Brain Training Might Actually Work If It's The Right Method

There are a lot of people that will tell you those brain training games won't make you any smarter, and that's true for the most part. But a recent study suggests you can boost your brain power with the right type of focused training.

The study, from Johns Hopkins University, and published in the Journal of Cognitive Enhancement, suggests there is one beneficial exercise people can do which targets a specific part of your brain that's responsible for short-term memory, the pre-frontal cortex.

According to the researchers, doing the exercise on a regular basis can improve that type of memory, which in turn can help you excel at some basic tasks. They believe a stronger short-term memory can be beneficial for simple things like remember phone numbers and directions, as well as more vital problem solving skills needed to perform well at school and work.

So what's the exercise? It's called a "dual n-back" memory sequence test, where you're required to remember a constantly updating sequence of both visual and auditory stimuli. For this study, the test involved participants watching squares flashing on a grid while hearing letters, and as time went on, the test got harder. Basically, it's the classic kid's electronic game Simon, but harder. You can see an example of test in the video above.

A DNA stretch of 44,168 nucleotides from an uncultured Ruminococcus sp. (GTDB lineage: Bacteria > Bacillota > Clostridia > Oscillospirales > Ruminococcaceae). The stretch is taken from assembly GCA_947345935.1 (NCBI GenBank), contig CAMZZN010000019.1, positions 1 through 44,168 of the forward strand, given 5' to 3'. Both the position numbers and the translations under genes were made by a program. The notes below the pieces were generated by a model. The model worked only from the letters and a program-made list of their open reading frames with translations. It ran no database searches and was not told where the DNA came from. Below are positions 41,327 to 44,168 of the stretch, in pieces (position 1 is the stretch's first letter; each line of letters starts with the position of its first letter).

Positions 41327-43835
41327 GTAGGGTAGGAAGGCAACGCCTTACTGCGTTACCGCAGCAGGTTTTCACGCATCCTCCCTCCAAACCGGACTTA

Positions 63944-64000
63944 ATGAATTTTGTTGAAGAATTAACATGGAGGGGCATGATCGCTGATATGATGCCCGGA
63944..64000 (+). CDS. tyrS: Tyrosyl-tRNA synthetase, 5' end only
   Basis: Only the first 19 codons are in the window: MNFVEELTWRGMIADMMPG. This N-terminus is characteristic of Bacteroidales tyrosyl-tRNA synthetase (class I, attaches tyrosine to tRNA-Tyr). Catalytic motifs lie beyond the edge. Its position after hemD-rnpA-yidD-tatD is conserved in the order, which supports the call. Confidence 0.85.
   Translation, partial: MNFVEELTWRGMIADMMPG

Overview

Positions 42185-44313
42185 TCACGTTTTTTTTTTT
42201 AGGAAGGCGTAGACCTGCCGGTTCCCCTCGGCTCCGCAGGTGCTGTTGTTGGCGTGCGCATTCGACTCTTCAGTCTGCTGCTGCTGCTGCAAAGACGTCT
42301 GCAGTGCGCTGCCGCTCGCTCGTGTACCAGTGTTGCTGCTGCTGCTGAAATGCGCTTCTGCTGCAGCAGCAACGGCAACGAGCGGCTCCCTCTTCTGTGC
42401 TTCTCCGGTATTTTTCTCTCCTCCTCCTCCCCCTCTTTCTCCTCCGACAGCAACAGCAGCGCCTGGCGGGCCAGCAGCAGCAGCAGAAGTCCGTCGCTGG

Lead author of the study Kara J. Backer says people either believe cognitive training works or they don't, but there's more to it than that:

"We showed that it matters what kind of training you're doing. This one task seems to show the most consistent results and the most impact on performance and should be the one we focus on if we're interested in improving cognition through training."

The researchers now hope to better understand why "dual n-back" works so well, as well as well as how they can make it even more effective. The next step could be turning exercise into a marketable or clinically useful brain training program.

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